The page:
Check, maintain, and replace your fluids if needed

While most modern vehicles have sensors for a lot of the fluids in your car, it’s a good idea to physically inspect them before a long road trip. Some fluids, like oil, have a specific mileage to hit before changing (4,000-5,000 miles with regular oil; 6,000 or so with synthetic oil), so you might want to do that if your road trip is significantly longer. If it’s low and you have plenty of miles left before changing, top it off.

Coolant are very important during the warmer months. Your car’s engine will have to work harder to stay cool, and it does that best with the right level and mix of coolant (it’s the translucent container under your hood). Ideally, your coolant should be flushed once a year for optimal performance. If your tank is empty upon inspection, check to ensure there are no leaks before adding more coolant. Technicians at Pro Auto Care can easily check everything relating to your coolant system.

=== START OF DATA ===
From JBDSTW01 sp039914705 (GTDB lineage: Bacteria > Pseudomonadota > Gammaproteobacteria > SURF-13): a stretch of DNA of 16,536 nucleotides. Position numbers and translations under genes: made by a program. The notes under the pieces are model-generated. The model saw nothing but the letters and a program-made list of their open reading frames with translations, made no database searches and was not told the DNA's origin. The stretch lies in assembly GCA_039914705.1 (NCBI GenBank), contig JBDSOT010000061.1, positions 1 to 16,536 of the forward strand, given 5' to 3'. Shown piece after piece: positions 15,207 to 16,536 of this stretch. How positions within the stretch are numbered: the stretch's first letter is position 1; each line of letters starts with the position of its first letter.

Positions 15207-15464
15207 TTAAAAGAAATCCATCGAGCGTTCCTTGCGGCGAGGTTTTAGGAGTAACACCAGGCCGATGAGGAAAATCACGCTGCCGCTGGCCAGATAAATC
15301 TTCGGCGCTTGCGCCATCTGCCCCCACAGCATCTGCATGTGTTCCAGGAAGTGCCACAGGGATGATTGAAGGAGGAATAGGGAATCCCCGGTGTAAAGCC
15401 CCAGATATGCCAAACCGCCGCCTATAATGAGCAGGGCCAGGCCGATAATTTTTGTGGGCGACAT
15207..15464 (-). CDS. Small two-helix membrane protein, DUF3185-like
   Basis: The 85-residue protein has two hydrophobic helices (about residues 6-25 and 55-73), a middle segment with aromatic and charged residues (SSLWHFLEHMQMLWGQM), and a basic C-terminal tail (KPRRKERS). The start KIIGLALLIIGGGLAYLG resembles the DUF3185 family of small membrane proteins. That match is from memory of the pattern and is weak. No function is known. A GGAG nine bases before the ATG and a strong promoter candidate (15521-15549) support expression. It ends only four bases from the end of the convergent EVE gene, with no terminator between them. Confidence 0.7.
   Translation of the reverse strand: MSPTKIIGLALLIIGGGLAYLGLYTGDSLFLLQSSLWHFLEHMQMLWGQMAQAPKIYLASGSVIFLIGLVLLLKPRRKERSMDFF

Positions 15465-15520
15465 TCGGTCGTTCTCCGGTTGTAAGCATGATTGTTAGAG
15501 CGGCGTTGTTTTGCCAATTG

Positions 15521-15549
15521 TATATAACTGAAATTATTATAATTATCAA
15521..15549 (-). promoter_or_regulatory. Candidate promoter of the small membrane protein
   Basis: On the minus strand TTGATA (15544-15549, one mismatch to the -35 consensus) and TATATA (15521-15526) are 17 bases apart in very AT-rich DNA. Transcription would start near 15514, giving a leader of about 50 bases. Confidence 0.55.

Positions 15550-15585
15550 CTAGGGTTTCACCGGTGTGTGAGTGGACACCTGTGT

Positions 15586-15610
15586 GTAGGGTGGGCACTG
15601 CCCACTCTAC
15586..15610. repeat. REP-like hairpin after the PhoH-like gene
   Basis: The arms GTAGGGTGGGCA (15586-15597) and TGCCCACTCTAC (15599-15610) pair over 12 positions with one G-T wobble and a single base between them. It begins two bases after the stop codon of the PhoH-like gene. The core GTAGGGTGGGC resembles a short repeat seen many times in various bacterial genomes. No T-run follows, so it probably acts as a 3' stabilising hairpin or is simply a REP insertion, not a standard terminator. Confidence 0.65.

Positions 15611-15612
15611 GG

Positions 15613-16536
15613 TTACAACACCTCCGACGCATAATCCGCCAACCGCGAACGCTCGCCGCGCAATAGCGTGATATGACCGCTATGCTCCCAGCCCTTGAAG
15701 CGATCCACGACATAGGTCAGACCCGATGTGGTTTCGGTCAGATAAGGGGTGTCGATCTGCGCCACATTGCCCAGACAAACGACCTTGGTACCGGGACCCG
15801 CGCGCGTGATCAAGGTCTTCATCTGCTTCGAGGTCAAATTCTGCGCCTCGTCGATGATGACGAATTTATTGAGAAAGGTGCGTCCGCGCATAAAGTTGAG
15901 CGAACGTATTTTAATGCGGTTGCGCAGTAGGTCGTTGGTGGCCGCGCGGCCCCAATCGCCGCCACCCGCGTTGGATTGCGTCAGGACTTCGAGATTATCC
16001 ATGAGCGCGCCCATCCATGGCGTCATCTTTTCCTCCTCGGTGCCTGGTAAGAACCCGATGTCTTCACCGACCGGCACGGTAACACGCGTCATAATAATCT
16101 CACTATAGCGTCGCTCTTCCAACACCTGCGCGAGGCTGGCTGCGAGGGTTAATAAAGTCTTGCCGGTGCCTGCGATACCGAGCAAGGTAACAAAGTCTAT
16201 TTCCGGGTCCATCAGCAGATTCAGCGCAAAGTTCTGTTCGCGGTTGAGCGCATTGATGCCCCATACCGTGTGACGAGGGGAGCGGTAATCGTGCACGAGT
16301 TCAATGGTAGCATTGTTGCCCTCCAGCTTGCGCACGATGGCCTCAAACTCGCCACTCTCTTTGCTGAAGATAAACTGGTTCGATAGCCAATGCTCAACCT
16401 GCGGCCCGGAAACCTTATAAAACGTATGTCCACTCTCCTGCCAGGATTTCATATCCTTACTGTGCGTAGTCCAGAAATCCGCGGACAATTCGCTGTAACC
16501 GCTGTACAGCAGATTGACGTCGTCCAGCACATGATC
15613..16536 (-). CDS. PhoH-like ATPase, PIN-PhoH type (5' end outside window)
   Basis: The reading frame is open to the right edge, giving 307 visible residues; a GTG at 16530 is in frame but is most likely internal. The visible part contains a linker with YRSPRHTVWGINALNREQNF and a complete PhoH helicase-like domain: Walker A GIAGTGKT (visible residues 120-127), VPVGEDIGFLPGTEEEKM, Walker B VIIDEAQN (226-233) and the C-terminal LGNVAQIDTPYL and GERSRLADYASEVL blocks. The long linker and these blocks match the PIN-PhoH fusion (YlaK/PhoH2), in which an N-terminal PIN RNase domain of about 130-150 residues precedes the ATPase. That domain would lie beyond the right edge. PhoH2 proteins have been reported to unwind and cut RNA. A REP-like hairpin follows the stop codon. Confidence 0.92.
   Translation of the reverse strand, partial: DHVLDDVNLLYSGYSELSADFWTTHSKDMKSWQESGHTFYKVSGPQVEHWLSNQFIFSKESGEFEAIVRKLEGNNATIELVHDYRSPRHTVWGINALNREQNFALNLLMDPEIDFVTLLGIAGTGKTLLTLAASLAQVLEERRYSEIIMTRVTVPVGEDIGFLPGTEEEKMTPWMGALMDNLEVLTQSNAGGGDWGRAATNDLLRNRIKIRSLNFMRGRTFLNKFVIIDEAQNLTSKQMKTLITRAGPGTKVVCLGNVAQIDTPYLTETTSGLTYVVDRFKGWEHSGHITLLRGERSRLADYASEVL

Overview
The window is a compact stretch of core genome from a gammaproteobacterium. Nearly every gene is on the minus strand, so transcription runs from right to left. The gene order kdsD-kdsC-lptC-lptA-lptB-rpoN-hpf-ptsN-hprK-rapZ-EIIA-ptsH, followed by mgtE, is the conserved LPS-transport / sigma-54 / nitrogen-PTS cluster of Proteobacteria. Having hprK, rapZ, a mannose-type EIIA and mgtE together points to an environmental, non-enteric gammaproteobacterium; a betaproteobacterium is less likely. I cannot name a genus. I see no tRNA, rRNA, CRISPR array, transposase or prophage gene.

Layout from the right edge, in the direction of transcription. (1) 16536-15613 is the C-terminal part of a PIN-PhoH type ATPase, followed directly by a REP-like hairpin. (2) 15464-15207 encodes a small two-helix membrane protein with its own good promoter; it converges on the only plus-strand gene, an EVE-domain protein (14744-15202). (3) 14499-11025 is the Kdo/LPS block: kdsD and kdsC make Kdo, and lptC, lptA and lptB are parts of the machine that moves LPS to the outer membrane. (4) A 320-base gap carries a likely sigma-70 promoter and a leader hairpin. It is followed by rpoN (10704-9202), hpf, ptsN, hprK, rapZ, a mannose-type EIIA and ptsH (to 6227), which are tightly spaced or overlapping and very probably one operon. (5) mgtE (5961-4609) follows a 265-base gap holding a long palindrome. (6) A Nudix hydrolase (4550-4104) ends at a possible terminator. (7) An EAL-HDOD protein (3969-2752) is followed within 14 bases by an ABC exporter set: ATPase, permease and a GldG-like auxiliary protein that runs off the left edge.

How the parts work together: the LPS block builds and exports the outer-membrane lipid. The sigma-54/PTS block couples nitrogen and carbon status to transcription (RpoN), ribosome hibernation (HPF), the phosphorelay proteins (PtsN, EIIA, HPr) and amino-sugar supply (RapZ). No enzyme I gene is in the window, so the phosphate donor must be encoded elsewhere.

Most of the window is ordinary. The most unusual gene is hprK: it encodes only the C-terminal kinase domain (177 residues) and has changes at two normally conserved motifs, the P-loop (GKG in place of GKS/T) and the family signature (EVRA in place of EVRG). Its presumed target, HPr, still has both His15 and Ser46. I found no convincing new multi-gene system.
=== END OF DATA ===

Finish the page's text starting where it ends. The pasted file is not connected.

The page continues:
Don’t forget about power steering fluid and your brake fluid, also. These are extremely important to smooth driving on a long trip. You’ll know it’s time to add power steering fluid if the steering wheel takes more effort to move. Keep the tank full to keep the power steering system functional, and replace the fluid if it becomes a dark, murky brown color.

Brake fluid, on the other hand, is extremely dangerous to flush and replace on your own, as it’s very toxic. It’s also extremely important to keep filled since it regulates the brakes. Eye the level of brake fluid first, but also pump your brakes a few times. If anything seems amiss, get your brakes checked out. It’s best not to mess around when it comes to your brakes.

Check your battery
Most batteries are made up of a combination of an acid and water bath that suspends a lead plate. If the liquid is low, add a bit of distilled water. You should also make sure that your battery has no visible discharge or leakage around the top. Be careful when cleaning around it.